Wong said modern trabeculectomy was first described in the 1960s. Then, several years later when the adjunctive use of 5-Fluorouracil (5FU) and Mitomycin C (MMC) were first introduced to address wound healing and improve surgical outcomes, the industry thought it had addressed the problem. 

Prof Tina Wong delivered the glaucoma update, focusing on overcoming the imperfections of blebs in trabeculectomy. Image: Prime Creative Media.

“But after a while things started to go a little bit south. There was more understanding of other factors which could lead to failure of our trabeculectomies that may be out of our control, such as ethnicity and racial differences, but also data from David Broadway’s work showed the adverse effects of topical anti-glaucoma medications that not only causes problems with compliance, but also on how the patient will scar when we perform surgery on them.”

Thus, the quest continues for a Holy Grail approach. Fundamentally, Wong believes trabeculectomies work, but she says it’s important to think of blebs as a “surgically-created living organism” that is in constant change and evolution. 

“It’s like you’ve given birth to a new child. At the beginning, everyone’s delighted and commenting how cute they are, and as you go through the years, they start having tantrums, they don’t behave the way you want them to, and you have to chastise them,” she said. 

“And then after a while, they rebel as they grow older. And this is exactly what happens with the bleb, they can either remain perfect or become something that you don’t recognise anymore, or they are a major disappointment.”

When looking to future strategies to avoid scarring, Wong said it’s time to search beyond the inhibition of fibrosis.

Firstly, this includes harnessing the immune system. Secondly, there needs to be a focus on the restoration of normal tissue health and architecture: “This is the absolute cornerstone of a healthy functioning bleb, you want near normal conjunctival vascularity. I’m obsessed with conjunctival vascularity and the appearance of blebs post-op, because that’s the only way to overcome the wound healing response post-op and strive to get long term healthy bleb function and better control of disease progression.”

On the issue of harnessing the immune system, Wong presented a study she co-authored showing that oral ibuprofen prescribed in the weeks following treatment is associated with a reduced likelihood of early bleb failure after trabeculectomy in high risk patients.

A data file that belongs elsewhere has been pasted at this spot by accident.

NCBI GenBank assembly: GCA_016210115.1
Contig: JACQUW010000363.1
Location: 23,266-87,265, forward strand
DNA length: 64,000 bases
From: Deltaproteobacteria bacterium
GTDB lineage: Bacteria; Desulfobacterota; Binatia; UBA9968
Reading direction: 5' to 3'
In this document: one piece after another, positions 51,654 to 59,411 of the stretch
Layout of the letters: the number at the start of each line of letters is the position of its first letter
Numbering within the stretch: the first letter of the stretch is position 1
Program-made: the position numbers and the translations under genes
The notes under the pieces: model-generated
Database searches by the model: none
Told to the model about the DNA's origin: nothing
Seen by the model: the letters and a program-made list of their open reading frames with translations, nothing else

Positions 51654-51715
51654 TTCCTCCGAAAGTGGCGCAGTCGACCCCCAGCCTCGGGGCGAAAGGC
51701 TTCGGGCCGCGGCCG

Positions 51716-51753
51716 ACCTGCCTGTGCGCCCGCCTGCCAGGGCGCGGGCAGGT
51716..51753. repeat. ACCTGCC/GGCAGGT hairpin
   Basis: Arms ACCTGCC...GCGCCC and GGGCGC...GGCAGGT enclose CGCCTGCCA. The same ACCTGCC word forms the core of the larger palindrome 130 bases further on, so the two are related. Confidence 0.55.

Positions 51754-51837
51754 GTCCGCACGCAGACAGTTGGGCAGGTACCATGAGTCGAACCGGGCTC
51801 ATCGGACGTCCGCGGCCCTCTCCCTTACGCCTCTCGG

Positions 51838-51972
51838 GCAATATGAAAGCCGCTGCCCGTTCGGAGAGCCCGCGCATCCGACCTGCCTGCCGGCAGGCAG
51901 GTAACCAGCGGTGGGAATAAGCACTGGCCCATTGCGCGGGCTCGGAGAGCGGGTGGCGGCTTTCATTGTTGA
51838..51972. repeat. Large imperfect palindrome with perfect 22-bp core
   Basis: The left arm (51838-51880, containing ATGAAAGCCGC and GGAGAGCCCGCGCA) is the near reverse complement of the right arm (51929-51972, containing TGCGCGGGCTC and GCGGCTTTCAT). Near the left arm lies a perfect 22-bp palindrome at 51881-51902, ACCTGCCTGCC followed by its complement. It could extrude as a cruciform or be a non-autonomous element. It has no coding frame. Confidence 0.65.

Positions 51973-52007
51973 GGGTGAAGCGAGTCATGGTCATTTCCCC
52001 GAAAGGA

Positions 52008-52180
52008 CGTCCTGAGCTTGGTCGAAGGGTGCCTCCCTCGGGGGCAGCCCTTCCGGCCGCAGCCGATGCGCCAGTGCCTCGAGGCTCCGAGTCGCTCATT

In terms of restoration of normal healthy tissue, she said it is the quality, not the quantity, of collagen that matters most. But what approaches exist to modulate collagen? Valproic acid has been used since the 1960s to prevent seizures, but has widely been shown to have anti-inflammatory and anti-fibrotic effects. Wong’s team was among the first to interrogate its potential in the eye, culminating in more than 10 years’ work. 

RANZCO was a chance for companies like Alcon to present their latest microscope technology. Image: Prime Creative Media.

She reported that valproic acid in combination with low dose MCC has been shown to reduce collagen maturation (and reduce tube shunt obstruction), and preserve conjunctival tissue while maintaining bleb function. It’s also important to remember that cross talk between the Tenons fibroblasts – the main cells involved in wound healing and scarring after a trabeculectomy – with resident and circulating inflammatory cells, heavily influences the wound healing outcome – and it’s important both are targeted for long term success. 

“I encourage everybody to remember blebs are a living organism that are surgically created by us. It’s in a constant change of evolution, so we need to know how to look after them,” she said.

“Collagen still remains the main target and cornerstone in anti-fibrotic drug development. I believe the future direction of targeting collagen remodelling will help us to achieve that long awaited, perfect, long-term healthy bleb that we’re all striving to give to our patients.”

Rethinking neuro-ophthalmology cases 

One of the major drawcards of the speaker program was Dr Neil Miller who flew in from the US where he works as the global authority on neuro-ophthalmology at the Johns Hopkins University School of Medicine.

In his jam-packed presentation, he promised key takeaways that delegates could begin implementing tomorrow – and he delivered, offering new and important insights for acute optic neuritis [as well as chronic relapsing inflammatory optic neuritis (CRION)], visual snow syndrome and idiopathic intracranial hypertension.

Starting with acute optic neuritis, Miller urged delegates to avoid thinking of the disease in “typical vs atypical” terms. Previously, the main aetiologies were broken into idiopathic, multiple sclerosis (MS)-related, systemic infections like syphilis and Lyme disease, or drug or vaccine related. In the absence of a systemic infection or history of potential causative medication, the usual assumption was either idiopathic or MS. 

Dr Neil Miller, a global expert on neuro-ophthalmology, flew in from the US to deliver his presentation. Image: Prime Creative Media.

But Miller warned of new evidence showing that acute optic neuritis can also be associated with anti-AQP4 antibodies or anti-MOG antibodies – an important factor that alters the treatment approach.